posted on Nov, 17 2013 @ 05:04 PM
Global Skywatch has published something that I am sure they think is the definitive Truth about Contrails
, but the truth about this is
that it serves only as an illustration of how many "facts" can someone get wrong in a short bit of writing!
Every Condition is Wrong for Contrail Formation
The formation of condensation trails requires high vacuum,
there is no such thing as "high vacuum" - perhaps he means "low pressure"? And of course that is wrong- contrails will form at sea level if the
humidity and temperature are suitable - hence "ice fog" in Alaska!
cold temperatures, and high humidity, however, the output side of a jet engine contains mostly outside air that has been pushed through the
engine by the large ducted fan (The ducted fan is the set of spinning blades that you see when you look at the front of the engine). This
high-pressure at the output of the engine is contrary for the formation of condensation trails because pressurized air has the ability to hold much
more water in suspension, without condensation.
Actually this is more-or-less correct - albeit in a pidgin-technical manner - denser air such as that compressed by a turbo fan will hold more
moisture. As long as it remains denser of course....which isn't very long once it leaves the engine!
A fraction of the air that enters the engine is taken in by the turbine engine. This air is mixed with jet fuel (essentially kerosene), combusted,
and then exits the engine under very high pressure and high temperature. Condensation formation requires a decrease in ambient air pressure to form,
but the output of the turbine is under very high pressure which prohibits the formation of condensation trails.
Physics also tells us that condensation forms when air is cooled, but since the exhaust of the turbine engine within a jet is very hot, condensation
formation is - once again - prohibited.
lol - and that is why the contrails do not form at the output of the turbine, and why they form some distance behind - when the pressure is rapidly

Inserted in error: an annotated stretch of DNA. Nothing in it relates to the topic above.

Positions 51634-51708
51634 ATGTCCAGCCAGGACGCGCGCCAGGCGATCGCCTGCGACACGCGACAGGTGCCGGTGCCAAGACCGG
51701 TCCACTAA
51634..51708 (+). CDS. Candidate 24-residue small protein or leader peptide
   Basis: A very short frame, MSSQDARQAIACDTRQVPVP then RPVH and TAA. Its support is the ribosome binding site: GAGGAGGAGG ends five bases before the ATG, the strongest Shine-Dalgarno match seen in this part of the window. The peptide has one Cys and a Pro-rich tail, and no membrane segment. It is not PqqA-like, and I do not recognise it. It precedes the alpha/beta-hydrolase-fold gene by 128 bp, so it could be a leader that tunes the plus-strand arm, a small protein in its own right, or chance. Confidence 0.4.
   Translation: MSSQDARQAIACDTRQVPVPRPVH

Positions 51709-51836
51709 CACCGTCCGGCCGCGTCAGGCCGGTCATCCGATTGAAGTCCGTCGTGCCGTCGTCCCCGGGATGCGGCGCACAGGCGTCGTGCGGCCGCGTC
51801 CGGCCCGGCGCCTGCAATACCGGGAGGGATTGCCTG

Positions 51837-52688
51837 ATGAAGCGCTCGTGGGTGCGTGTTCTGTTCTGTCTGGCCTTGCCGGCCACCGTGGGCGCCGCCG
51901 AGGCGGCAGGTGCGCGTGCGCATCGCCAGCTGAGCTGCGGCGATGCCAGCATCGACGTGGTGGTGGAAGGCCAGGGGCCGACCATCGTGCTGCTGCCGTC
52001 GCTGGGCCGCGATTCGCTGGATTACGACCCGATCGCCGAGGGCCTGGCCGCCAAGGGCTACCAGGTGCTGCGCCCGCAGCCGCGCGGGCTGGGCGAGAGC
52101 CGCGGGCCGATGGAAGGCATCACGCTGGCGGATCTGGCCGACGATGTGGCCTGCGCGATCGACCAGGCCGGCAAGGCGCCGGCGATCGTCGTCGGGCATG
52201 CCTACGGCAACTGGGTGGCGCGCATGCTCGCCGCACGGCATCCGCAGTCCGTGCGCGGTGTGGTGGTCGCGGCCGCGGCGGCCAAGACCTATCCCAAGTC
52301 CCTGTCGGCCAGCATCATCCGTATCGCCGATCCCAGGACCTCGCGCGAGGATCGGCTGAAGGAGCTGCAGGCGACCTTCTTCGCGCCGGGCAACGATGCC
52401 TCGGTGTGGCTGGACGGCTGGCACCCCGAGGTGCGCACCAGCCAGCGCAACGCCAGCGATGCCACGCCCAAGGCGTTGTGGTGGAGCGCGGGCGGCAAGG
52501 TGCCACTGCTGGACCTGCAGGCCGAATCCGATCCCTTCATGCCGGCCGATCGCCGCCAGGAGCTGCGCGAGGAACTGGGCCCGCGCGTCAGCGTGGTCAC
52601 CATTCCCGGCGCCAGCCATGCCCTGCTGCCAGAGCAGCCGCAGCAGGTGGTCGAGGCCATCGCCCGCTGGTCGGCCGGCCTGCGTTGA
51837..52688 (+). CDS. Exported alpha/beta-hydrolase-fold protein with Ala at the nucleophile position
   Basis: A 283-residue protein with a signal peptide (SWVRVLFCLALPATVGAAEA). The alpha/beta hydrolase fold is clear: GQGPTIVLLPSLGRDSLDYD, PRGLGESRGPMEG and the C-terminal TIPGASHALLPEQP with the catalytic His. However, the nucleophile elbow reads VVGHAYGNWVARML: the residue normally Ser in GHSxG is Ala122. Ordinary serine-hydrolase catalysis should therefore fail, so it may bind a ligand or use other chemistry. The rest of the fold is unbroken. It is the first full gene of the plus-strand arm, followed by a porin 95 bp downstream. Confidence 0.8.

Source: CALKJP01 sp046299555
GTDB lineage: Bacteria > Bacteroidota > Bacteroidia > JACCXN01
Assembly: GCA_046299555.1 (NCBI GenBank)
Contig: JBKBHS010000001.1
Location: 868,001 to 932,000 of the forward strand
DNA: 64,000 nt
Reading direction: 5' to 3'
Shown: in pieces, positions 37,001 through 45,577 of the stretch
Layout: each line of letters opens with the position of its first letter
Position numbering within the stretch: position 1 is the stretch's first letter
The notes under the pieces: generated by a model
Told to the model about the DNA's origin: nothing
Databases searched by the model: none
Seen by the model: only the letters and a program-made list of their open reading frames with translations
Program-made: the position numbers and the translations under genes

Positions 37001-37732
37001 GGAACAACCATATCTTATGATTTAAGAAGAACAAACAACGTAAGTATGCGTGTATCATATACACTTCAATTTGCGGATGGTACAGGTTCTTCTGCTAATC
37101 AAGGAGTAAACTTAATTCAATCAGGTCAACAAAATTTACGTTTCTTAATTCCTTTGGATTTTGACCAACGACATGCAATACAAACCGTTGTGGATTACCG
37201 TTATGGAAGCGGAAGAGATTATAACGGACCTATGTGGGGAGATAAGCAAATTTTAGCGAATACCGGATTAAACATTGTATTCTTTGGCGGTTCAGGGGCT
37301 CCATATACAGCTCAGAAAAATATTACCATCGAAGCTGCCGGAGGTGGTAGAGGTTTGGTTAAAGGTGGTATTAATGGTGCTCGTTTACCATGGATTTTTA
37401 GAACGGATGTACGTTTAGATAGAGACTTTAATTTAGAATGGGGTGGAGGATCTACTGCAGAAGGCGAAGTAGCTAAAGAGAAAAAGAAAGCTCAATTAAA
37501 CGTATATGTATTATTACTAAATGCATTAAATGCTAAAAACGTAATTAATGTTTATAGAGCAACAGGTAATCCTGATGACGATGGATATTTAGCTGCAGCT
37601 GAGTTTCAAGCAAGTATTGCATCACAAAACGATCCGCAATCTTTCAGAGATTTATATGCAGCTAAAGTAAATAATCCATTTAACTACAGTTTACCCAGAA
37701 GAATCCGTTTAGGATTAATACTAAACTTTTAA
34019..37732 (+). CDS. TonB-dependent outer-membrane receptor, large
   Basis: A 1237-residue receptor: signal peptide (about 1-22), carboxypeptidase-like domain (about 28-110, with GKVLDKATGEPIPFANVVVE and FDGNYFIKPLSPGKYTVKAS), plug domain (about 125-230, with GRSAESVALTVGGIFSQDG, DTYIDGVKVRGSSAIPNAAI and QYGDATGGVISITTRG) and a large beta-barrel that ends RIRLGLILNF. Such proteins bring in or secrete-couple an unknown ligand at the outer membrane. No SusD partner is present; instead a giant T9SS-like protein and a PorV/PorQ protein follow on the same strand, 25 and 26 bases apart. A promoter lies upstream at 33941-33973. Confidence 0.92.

reducing - thus also rapidly reducing the temperature!
Furthermore, the ratio of air-to-fuel used in turbofan engines is as high as possible (lots of air but relatively little fuel) so as to keep
engines efficient and cost-effective, and this lack of fuel in this ratio results in a lack of water vapor; yet another reason jet turbofans cannot
produce condensation trails.
There is no lack of fuel "in this ratio" - all jet engines seek a "perfect" mixture, which IIRC is about 14:1 air to fuel - some get closer than
others, but there is always fuel!!
In short, the more efficient the engine, the less fuel it uses per unit of air moved, and this renders turbofans incapable of producing
condensation trails, unless they use water injection (see section below).
Using less fuel does not render them "incapable" even by his own reasoning - it should render them less LIKELY by simplistic reasoning - however
other considerations actually make it MORE likely- put simply the higher the efficiency of the engine, the higher the temperature at which contrails
can form, and so the more likely they are to do so - the math is in the link if you want to examine it closely.
Simply said, every condition necessary for contrail formation is absent in a high-bypass turbofan engine.
simply said this guy is ignorant, or a liar - ignorant if he actually believes this rubbish and has not been told otherwise, or a liar if he has.
WATER VAPOR IS INVISIBLE - YOU NEVER SEE IT!!
If you go to an airport and watch jets take off, you will see that they emit a faint trail of black soot, which is typical of burnt jet fuel
(kerosene), but you will not see water vapor.
Sorry for shouting, but the level of ignorance or disinfo in just this short piece is appalling!